Trade Article: The Way of the Warrior — a personal tale, by Elowan of Wind

Preface | Introduction | The beginning ... | Thy education ... | The Flower of Britannia | Black magic ... | Training up — as a beginner; as a novice; as an adept; as a master | Virtue Shield | The Noto killer | Some days it doesn't pay ... | I lose my Shield ... | A tale of two thieves | A tale of etiquette | The Lich — revisited | Elowan's Guide to Dungeon Delving

he fire is particularly bright and cheerful tonight here in the Great Room of Beckwith Hall. The brightness is overmuch methinks. Perhaps it is just these eyes of mine. They've grown old and tired along with everything else about me, belike. It seems forever since I was young and callow and foolish. It is a miracle that I have grown old at all considering the many disasters I have survived in my life — most of my own making. No one has ever gone out of their way to cause me harm — leastwise not that I'm aware of; except perhaps but that is another story to be told at another time. No, any harm that has befallen me was my own fault, and because I placed myself in that situation — deliberately or through rank stupidity.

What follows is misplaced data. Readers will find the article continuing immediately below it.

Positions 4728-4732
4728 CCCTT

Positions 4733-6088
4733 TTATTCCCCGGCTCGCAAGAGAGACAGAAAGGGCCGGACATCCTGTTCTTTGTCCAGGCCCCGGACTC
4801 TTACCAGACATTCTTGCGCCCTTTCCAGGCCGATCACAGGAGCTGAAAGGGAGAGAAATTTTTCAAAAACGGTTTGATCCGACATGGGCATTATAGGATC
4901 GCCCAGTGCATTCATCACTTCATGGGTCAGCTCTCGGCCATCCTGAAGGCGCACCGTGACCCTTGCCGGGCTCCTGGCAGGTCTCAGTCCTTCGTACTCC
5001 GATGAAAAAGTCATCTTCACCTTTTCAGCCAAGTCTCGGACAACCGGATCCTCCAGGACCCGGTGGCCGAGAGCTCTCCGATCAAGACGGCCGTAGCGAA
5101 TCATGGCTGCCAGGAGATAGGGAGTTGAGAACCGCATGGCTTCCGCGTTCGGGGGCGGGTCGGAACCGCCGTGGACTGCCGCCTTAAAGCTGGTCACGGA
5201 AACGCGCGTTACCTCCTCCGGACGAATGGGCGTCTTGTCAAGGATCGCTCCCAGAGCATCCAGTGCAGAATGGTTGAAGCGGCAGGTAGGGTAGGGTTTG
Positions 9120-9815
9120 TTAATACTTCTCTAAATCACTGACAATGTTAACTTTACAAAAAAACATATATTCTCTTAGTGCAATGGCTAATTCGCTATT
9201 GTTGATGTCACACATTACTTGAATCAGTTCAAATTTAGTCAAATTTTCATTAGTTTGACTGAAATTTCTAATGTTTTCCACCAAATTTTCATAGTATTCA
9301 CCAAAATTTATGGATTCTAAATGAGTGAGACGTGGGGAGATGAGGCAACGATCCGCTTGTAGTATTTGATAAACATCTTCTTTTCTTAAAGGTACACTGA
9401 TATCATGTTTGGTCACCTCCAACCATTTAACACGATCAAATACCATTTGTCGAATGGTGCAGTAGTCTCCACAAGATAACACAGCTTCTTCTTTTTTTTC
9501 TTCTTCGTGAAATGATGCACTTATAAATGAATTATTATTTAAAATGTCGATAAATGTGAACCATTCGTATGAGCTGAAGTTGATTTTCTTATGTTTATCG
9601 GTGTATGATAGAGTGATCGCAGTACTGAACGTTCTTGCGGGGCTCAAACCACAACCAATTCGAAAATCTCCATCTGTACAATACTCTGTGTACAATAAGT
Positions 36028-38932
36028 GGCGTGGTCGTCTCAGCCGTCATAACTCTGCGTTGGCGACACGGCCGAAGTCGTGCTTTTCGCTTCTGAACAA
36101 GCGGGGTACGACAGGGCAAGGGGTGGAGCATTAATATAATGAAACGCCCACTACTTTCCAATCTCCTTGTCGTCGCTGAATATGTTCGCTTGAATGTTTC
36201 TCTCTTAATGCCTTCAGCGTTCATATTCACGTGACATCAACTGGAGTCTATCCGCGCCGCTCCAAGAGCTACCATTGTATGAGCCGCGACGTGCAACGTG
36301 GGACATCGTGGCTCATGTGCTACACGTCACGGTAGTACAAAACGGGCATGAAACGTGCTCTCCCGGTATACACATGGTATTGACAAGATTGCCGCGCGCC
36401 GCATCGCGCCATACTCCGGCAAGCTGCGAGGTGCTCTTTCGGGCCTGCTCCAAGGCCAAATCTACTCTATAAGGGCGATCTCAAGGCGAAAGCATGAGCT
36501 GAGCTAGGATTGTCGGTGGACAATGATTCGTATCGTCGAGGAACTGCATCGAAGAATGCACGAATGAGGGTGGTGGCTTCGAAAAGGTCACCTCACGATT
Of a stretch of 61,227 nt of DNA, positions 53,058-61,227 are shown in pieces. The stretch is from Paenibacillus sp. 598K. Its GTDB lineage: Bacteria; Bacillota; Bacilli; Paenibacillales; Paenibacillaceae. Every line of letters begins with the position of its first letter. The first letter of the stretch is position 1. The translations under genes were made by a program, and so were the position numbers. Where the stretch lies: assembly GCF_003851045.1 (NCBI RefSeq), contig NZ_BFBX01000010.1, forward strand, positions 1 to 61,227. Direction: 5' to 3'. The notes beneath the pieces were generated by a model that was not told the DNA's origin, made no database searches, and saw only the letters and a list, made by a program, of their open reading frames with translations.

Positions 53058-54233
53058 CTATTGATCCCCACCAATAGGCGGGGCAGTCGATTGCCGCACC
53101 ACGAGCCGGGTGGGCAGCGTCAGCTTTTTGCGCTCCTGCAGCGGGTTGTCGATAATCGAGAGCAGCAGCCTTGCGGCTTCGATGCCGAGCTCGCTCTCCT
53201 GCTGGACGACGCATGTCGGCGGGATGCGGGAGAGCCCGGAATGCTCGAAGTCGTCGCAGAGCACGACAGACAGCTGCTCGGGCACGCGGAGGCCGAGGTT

The fire is warm and does these old stiff fingers of mine a world of good. My dear wife Theila has sat me down here in my favorite chair along with a cup of mulled wine and a goodly stack of foolscap and quills enough for an army of scribes. She herself has gone of with Selene to play midwife to one of the local women. Carin is sound asleep on the settee, his once blonde hair gone more white now, his face more wrinkled than even my own, his mouth agape and gently snoring. Malcolm has placed yet another candlestick upon my writing desk and has gone off someplace — not far if I know him and from the corner of my eye I see the Porter hovering.

So here I am, essentially alone and undisturbed. Left to gather my thoughts and set them down in a nice round hand. I'm not a scrivener, heaven forfend, and my friends would laugh to think of me so, but there is no one but myself to put down these observations for those readers who might choose to peruse these pages for what mort of wisdom they may contain. I've kept a journal of my experiences — both good and bad — mostly from some sense of passing along whatever it is I may have learned from all of it. Carin has said more than once that I'm a "born teacher". I haven't quite figured out if that's a complement or not.